A writer clears his path through incessant questioning—seeking more than anything else an honest evaluation of his position and place in the subject’s affairs. Devoid of any irrelevancy and unpretentiousness, a piece of writing will consequently function as honest, and as intimate. Hence there is a sense in which “intimacy” means “clarity.”
The Nigerian writer Emmanuel Iduma – member of ‘Invisible Borders’ – on the art of writing.
Photo by Jacqueline Iannacone.
Children Begging on the Street
In Ngor, the wealthy part of Dakar where we lived for close to two weeks, the street was often filled with children of varying ages begging.
In speaking about the lack the children are imagined to possess we speak from a position of abundance. Abundance, in my Dakar experience, is the feeling that my empathy was irreverently confronted by the requests of the children. They tugged at my sleeves, whispered words of appeal, following sometimes for a quarter of a minute. I responded once or twice with spare change, half-filled bottled water, or on one occasion I paid for sandwiches for three of the children. In a bizarre way I thought my response was a measure of my guilty materiality, like it is when people are said to make money by diabolical means.
The emptiness I feel in revisiting this experience is equidistant to the emptiness that is at the heart of begging. Put clearly, begging is conceived as neediness; to talk about it we distinguish between what is owned and what isn’t. In parallel, the emptiness I felt was my attempt to think of begging outside the idea of neediness. These emptinesses converse and interact but also antagonize each other. They converse and interact since one possible fate of a person of privilege is to readily notice an underclass. And they are readily antagonistic because the emptiness of not-having is not the same as the emptiness of unable-to-speak.
These emptinesses will converge when emptiness becomes a kind of abundance. Clarice Lispector in The Hour of the Star expressed in clear terms the nature of this emptiness: “But emptiness, too, has its value and somehow resembles abundance. One way of obtaining is not to search, one way of possessing is not to ask…” The first task would be to under-indulge the idea of neediness—to think of begging as an act of being present in the world, as a way these children navigate the alleyways of survival. We must begin with this opaque metaphor of “being present” because it might open us to an unfamiliar perspective on possession. In this case, possession will not work as a function of commodity, but as community—that is, the “possession” of ourselves. I shared a presence with the children when they walked beside me, bowl in hand.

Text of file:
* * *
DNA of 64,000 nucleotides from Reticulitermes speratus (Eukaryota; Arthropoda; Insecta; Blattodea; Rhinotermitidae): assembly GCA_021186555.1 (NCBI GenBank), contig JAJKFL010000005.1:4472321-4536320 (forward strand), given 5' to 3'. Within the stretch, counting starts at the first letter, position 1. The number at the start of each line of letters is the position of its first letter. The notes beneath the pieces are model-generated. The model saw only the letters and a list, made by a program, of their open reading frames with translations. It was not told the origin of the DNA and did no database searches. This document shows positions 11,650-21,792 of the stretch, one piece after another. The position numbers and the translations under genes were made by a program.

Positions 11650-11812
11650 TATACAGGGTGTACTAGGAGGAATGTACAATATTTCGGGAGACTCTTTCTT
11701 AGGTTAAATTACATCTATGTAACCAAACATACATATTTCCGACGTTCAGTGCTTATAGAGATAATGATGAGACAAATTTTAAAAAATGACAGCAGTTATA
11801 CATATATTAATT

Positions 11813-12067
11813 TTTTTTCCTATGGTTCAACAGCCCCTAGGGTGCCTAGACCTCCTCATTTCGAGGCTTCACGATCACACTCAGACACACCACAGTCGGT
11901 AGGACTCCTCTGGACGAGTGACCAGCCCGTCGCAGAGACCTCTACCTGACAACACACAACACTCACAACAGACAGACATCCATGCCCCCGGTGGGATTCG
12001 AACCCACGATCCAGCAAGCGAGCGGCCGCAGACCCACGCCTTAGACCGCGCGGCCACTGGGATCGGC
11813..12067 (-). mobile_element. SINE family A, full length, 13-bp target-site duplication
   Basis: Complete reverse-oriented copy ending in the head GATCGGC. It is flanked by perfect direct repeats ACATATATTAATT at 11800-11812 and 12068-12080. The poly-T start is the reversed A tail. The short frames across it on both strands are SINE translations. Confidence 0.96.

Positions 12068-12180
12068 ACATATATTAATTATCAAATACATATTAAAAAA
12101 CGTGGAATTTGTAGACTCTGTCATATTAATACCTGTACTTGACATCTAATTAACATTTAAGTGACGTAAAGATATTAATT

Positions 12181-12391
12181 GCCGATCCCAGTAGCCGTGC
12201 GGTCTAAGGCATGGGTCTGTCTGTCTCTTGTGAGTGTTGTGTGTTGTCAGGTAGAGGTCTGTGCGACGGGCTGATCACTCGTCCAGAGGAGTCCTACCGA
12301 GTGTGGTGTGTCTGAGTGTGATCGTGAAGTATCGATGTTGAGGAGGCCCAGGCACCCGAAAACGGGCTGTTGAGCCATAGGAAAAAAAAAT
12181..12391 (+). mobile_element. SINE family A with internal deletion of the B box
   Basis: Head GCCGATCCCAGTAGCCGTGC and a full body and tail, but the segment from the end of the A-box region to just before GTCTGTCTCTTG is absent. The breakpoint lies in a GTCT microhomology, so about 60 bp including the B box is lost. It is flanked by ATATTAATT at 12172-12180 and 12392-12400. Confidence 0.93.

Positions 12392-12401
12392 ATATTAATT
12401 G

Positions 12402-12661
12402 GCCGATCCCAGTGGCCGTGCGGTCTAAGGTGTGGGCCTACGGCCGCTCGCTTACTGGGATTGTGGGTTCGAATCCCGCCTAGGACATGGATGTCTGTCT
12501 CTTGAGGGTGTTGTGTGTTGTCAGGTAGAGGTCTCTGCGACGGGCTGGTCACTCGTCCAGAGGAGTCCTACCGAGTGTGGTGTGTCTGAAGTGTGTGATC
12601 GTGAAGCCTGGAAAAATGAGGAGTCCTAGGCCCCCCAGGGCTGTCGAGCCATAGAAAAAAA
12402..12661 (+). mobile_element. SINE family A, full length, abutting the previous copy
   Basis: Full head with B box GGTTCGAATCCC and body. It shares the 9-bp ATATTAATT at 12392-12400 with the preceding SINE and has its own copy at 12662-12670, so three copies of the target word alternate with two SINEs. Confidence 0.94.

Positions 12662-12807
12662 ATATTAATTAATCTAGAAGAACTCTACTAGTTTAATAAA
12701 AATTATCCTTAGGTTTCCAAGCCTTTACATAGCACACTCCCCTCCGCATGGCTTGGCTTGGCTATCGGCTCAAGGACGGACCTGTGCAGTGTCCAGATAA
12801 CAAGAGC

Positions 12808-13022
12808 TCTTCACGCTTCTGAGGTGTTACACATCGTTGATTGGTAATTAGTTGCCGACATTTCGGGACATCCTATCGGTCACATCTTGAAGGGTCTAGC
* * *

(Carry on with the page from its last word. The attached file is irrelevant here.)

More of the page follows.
“Photo of the Invisible Borders van, 2014. Courtesy Emmanuel Iduma/Invisible Borders.”
It is by turning to the possibilities of our coexistence that I can begin to navigate my emptiness.
But our coexistence remains unimaginable since I scarcely spoke to any of the children. It is a coexistence that begins with an inner silence, an inner unable-to-speak and unable-to-approach; not for want of want to say, or for want of smiles to put up, or for want of courtesies to distribute, but it is the lack of ways to become less of an outsider to an experience. It is feeling pity and yet being nagged by the lack of permission to feel pity.
Once an experience is told it is contextualized. I know this because I am muted by the various—politically correct—ways in which begging is talked about in and outside Senegal. It became strategic to think of begging outside of the usual talking points—although context is useful it can be broken apart. One possible talking point would be hope. These children, we might say, have a bright future ahead yet they end up on the street manipulated by their families and Marabous. Instead I turn to the small victory usually won when a child is given a coin after almost a minute of pestering. And I equally turn to the child who seconds before begging played football with a friend—on the street where the benefactor is walking—alternating between work and play. Hope in these instances arrives in the next instant; it is not deferred. It seems to me the child will think about hope this way.